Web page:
Joseph Iavarone, Iavarone Bros. founder, dies at 88

Joseph Iavarone, founder and patriarch of Iavarone Bros., Joseph Iavarone, founder and patriarch of Iavarone Bros., Long Island's homegrown specialty food chain, died of cardiac arrest at his home in Garden City. He was 88 and had suffered a stroke in September. Photo Credit: handout

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Joseph Iavarone, founder and patriarch of Iavarone Bros., Long Island's homegrown specialty food chain, died of cardiac arrest Sunday at his home in Garden City. He was 88 and had suffered a stroke in September.

The vibrant, Italian-inflected gourmet supermarkets in Wantagh, Woodbury, New Hyde Park and Maspeth, Queens, that bear his name descend from his parents' Brooklyn pork store. Pasquale and Rose Iavarone emigrated from Casavatore Casoria near Naples in 1919 and less than 10 years later opened an Italian pork store, P. Iavarone, on Wilson Avenue in Bushwick.

The oldest son of seven children, Joseph joined his father in the business after serving as a medic in World War II. Joseph's brother, Jerry, came on board after his tour in Korea, and the store was rechristened Iavarone Bros.

"That little store was maybe 1,000 square feet," said Iavarone's son, Joe Iavarone Jr., "and they sold more sausage than all of our current stores put together. We have photographs of the store during the holidays -- they had to put up police barricades outside to handle the crowds."

Back then, Iavarone said, the store sold three types of fresh pork sausage (plain, fennel and hot), plus some dried sausage and its own cured prosciutto. "My uncle Jerry was out with the customers; he was the personality. My dad was the horse, the backbone. He made all the sausage."

In the late '50s, Iavarone was a founding member of the Italian American Pork Association, a fraternity of New York area pork stores -- among them A & S and Esposito in Brooklyn, Cangiano's on Staten Island -- that convened once a month to share ideas. Motto: "Eat pork. Live longer."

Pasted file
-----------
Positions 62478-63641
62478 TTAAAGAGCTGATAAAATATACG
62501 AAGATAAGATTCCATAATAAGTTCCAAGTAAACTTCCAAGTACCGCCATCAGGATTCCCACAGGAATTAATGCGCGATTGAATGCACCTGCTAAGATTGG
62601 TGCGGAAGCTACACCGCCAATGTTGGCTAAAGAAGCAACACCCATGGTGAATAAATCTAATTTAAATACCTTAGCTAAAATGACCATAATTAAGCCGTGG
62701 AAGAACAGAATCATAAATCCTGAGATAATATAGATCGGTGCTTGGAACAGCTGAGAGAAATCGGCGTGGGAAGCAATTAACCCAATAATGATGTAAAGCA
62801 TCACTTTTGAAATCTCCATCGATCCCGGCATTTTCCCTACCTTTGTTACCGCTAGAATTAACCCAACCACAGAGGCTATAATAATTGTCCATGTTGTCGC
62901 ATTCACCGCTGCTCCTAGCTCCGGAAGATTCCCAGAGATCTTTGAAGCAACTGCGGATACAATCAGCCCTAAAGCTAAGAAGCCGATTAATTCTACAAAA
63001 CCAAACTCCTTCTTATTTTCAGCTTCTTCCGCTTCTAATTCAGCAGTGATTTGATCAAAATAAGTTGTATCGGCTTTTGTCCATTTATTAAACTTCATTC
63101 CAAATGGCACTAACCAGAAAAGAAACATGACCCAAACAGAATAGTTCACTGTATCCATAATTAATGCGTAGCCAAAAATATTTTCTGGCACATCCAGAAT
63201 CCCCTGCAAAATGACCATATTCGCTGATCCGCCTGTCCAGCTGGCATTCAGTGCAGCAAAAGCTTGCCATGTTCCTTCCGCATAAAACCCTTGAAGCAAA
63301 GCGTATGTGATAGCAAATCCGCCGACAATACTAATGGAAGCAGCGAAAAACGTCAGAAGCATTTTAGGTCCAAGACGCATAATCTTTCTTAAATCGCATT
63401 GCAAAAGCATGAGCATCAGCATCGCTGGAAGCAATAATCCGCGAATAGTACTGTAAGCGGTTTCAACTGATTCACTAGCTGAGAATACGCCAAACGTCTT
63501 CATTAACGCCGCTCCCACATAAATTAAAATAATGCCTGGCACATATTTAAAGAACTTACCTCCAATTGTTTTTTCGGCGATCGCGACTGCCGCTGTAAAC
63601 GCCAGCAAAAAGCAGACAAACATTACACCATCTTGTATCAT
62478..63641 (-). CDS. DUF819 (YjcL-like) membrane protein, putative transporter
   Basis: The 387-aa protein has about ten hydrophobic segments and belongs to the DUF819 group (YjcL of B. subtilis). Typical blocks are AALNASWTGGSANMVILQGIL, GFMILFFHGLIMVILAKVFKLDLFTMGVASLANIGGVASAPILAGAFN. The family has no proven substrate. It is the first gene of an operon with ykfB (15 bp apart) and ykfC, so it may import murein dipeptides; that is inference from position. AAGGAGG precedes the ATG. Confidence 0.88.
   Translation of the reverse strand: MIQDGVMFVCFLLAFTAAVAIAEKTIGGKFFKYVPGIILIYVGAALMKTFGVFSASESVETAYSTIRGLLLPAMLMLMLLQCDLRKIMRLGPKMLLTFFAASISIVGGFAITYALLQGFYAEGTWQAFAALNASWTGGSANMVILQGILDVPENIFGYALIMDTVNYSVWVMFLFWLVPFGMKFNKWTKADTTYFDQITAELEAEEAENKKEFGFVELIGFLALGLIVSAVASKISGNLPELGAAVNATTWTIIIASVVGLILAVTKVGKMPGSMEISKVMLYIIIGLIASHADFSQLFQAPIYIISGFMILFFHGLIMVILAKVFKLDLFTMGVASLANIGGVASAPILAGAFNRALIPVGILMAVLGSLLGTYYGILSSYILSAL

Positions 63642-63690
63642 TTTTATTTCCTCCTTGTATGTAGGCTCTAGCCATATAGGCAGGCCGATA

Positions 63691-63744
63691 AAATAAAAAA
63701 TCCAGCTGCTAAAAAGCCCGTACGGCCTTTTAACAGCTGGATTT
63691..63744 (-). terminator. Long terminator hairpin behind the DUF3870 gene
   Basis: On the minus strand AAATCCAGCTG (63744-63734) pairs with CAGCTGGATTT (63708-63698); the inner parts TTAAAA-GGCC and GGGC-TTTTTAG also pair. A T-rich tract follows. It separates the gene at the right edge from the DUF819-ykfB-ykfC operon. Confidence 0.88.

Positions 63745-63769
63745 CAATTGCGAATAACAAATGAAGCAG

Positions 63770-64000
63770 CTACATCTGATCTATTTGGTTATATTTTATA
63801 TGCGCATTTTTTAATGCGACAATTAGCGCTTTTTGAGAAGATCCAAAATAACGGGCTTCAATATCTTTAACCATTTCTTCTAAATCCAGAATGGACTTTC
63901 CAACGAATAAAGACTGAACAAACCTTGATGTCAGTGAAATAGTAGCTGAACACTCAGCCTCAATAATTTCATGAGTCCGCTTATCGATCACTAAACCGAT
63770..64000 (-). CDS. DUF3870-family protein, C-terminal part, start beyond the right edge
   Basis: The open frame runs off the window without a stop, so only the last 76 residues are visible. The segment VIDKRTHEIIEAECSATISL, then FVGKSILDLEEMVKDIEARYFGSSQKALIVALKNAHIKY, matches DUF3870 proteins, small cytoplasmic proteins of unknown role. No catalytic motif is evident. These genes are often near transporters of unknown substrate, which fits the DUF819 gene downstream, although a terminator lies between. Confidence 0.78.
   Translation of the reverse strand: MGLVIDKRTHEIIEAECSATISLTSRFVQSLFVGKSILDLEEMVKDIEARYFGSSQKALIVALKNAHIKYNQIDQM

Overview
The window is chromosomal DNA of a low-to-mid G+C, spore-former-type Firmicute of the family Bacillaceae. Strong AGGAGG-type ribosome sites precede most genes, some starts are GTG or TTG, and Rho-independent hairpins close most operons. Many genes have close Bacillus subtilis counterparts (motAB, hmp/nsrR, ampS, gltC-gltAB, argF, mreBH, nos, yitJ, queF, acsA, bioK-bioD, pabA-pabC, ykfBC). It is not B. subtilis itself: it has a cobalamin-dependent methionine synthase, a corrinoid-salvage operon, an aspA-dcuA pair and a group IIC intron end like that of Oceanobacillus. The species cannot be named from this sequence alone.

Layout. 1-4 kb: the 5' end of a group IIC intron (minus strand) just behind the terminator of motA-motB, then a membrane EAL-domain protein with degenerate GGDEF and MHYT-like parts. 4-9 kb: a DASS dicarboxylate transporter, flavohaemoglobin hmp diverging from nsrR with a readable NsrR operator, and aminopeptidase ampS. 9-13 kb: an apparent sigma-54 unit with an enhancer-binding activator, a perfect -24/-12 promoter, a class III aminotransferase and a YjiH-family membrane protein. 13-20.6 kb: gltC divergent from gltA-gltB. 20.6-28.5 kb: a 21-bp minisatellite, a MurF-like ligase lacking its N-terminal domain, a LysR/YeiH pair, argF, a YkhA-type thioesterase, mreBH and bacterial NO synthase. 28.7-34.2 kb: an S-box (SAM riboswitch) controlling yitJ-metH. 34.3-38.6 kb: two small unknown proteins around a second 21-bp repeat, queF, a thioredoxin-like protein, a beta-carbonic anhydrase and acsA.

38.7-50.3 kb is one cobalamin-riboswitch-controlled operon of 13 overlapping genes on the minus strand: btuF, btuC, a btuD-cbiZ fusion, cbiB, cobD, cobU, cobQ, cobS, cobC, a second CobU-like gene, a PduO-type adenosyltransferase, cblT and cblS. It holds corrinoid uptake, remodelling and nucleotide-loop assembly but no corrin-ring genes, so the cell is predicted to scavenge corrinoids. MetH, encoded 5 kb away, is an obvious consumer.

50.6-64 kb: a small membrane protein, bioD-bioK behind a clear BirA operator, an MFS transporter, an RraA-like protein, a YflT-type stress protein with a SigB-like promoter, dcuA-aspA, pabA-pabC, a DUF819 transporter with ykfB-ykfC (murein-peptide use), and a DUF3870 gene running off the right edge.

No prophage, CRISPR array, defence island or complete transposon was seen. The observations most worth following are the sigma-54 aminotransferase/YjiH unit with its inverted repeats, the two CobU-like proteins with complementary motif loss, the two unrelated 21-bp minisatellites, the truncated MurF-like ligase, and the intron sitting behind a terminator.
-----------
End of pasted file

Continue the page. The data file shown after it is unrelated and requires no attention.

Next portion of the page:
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In the '70s, the brothers opened a second store in Middle Village, Queens, and a third in Maspeth. The original Brooklyn store closed and the sausage-making moved to Maspeth. "That's when my dad retired," said Joe Jr. "We got a sausage-making machine -- it was the only thing that could replace him. We named it 'Marco' after Marco Island in Florida where my parents bought a winter home."

Joseph and his wife, Angelina, who died in 2011, had three sons who all joined the business, as have some of his grandchildren.

Over the next three decades, Iavarone Bros. pushed east onto Long Island. There are now four big, bustling locations, all of which sell a wide range of fish, produce, baked goods, cheese, prepared foods, specialty groceries and Italian imports as well as more than a dozen varieties of fresh sausage.

Joseph Iavarone was an active member of the Lion's Club and the Order of Sons of Italy. In addition to his sons and their wives, Pat and Phyllis Iavarone of Manhasset, John and Florence Iavarone of Massapequa, and Joe Jr. and June Iavarone of Oyster Bay Cove, he is survived by nine grandchildren and five great-grandchildren.

The wake will be held at Park Chapels in Garden City Park Tuesday and Wednesday, from 2 to 5 p.m. and from 7 to 9 p.m. A funeral Mass will be celebrated Thursday morning at St. Anne's RC Church in Garden City. Donations may be made to the Juvenile Diabetes Research Foundation or to the American Cancer Society.

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